We’ve previously recapped options to change the Private Option that the Health Reform Legislative Task Force will consider recommending to the Governor by the end of the year. Among these changes two common themes have emerged: increasing personal responsibility and healthy behaviors.
While there are promising suggestions like rewarding visits to the doctor by offering adults vision and dental coverage (which is not currently available through Private Option), other alternatives are laid out that create a health care program much different than the one the Arkansas has reaped the benefits of for the past two years.
First the good news—there is an increased focus on health literacy and rewarding preventative care and wellness programs.
AACF supports incentivizing healthy behaviors and encouraging regular preventative care. However, the recommendations tie healthy behavior activities to additional cost-sharing and premiums for failure to meet these requirements. Premiums have been shown to limit enrollment and reduce access to care in numerous studies. Premiums also may negatively impact the state budget because the high administrative costs can outweigh the premiums collected. We’ve already experienced this scenario with the implementation of the Independence Accounts in Arkansas.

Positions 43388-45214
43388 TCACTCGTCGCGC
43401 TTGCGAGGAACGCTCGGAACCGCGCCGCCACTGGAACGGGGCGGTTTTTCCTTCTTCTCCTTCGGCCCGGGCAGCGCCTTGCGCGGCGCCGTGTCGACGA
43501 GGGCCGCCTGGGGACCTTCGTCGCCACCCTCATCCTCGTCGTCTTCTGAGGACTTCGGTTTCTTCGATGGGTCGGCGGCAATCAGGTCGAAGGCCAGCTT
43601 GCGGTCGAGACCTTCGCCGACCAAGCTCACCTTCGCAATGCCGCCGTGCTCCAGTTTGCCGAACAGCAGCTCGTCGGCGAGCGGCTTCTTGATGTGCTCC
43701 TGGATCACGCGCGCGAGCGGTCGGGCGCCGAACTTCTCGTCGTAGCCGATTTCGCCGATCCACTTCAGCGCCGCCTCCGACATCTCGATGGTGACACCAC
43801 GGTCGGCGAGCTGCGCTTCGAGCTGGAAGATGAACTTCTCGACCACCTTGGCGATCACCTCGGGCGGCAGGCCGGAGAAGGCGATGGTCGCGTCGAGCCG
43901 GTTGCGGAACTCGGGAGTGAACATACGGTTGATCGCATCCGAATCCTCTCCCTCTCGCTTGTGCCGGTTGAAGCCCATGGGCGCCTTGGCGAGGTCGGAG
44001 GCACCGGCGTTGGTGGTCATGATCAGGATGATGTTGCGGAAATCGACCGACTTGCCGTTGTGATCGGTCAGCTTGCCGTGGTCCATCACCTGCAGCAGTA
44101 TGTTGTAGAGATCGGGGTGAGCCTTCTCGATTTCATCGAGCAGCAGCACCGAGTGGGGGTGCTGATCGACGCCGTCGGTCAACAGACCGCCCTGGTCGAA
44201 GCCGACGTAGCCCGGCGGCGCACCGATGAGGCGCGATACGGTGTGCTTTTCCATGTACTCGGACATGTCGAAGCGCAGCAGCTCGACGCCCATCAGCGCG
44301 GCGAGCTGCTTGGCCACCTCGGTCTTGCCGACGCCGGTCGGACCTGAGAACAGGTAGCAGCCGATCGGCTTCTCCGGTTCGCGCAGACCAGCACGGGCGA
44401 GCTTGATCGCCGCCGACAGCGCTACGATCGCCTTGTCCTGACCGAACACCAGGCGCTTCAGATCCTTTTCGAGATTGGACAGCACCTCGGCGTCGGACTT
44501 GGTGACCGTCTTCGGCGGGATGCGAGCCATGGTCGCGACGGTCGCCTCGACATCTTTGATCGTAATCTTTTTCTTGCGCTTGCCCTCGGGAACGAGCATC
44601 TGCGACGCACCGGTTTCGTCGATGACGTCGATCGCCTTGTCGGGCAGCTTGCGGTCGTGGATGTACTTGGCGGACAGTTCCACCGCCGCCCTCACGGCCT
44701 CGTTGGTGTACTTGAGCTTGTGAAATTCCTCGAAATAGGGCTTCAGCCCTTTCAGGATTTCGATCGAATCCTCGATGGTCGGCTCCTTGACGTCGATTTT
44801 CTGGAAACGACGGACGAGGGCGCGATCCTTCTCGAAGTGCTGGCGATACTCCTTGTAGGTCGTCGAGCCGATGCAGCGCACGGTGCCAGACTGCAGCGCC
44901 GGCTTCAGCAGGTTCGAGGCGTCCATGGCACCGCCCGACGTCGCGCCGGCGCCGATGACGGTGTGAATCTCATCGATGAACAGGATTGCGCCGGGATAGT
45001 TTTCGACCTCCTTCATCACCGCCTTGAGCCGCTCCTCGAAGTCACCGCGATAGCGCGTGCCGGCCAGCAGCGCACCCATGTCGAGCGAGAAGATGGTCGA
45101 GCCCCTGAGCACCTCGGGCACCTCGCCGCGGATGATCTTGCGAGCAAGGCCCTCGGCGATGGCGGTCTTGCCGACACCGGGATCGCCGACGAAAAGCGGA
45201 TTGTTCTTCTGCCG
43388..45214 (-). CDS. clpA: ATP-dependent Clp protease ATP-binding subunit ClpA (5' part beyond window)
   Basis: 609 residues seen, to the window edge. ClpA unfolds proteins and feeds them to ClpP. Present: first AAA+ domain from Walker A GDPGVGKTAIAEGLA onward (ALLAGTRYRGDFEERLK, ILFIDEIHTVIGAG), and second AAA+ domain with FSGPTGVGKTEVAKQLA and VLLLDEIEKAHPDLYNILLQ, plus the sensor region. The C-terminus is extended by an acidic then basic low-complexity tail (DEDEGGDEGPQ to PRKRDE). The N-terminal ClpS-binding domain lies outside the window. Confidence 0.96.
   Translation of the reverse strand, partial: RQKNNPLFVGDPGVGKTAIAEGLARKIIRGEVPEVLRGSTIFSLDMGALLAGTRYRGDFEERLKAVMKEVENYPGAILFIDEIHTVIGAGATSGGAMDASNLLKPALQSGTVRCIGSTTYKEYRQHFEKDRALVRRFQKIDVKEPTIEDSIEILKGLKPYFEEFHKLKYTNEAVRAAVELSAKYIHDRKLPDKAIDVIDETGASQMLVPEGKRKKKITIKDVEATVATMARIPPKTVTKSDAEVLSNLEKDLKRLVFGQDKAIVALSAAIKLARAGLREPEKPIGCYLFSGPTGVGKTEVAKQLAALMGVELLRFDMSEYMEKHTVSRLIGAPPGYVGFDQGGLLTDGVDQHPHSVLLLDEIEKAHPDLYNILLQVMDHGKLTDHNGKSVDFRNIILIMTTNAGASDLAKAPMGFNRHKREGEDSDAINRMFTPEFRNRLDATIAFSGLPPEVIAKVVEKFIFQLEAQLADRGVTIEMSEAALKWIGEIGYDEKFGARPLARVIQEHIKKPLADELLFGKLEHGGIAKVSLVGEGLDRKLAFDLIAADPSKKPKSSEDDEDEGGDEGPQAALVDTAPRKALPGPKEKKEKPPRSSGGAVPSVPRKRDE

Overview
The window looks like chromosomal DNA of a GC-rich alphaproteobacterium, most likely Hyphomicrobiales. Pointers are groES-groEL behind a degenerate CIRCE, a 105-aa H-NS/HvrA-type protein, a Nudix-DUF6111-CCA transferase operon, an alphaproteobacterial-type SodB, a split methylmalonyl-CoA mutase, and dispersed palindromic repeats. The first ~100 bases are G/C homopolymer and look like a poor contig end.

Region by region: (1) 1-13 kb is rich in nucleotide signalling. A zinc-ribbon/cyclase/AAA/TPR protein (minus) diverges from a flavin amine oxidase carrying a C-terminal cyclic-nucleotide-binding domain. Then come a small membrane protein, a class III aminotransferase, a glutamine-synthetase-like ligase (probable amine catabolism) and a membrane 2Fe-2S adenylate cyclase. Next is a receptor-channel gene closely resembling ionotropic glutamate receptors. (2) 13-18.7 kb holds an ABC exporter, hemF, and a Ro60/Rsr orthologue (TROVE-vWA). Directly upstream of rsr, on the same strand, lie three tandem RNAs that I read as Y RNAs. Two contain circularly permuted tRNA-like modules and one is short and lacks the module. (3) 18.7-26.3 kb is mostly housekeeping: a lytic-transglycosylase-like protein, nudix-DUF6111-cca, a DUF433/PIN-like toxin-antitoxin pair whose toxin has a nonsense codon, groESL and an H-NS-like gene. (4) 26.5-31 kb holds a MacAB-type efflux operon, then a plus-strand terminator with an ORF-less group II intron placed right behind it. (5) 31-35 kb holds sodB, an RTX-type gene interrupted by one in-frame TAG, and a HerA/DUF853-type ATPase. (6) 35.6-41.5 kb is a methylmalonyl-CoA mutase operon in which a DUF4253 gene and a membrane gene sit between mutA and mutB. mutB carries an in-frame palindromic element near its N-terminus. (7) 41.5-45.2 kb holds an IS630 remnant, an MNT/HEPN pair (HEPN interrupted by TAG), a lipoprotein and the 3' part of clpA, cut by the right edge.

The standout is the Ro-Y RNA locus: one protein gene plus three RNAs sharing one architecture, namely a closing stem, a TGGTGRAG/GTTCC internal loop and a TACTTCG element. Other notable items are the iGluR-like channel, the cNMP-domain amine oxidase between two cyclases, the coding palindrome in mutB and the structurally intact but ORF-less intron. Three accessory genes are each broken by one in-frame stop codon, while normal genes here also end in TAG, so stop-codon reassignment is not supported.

Changes have also been proposed that threaten coverage gains we’ve made in the state.
- Lifetime caps on benefits would limit an individual’s enrollment.
- Asset tests for Medicaid eligibility could set a limit on the maximum assets (like the value of a home) in order to qualify for coverage.
Circumstances like job loss or illness can be sudden and unpredictable, and these types of policies will make it harder for individuals to access needed medical care and stay enrolled. No other state has been granted federal approval for a lifetime enrollment limit in the Medicaid program.
Also, health reform created a coordinated process for determining eligibility across several programs, Medicaid, CHIP, and the Marketplace. This allows for a reduced administrative burden and smooth transitions between public and private coverage, which will not be possible with asset tests.
In case you missed it, last week we took a closer look at the managed care debate and the possible impact on the Medicaid program. Don’t miss the final blog in our health reform series next week focused on work requirements in Medicaid.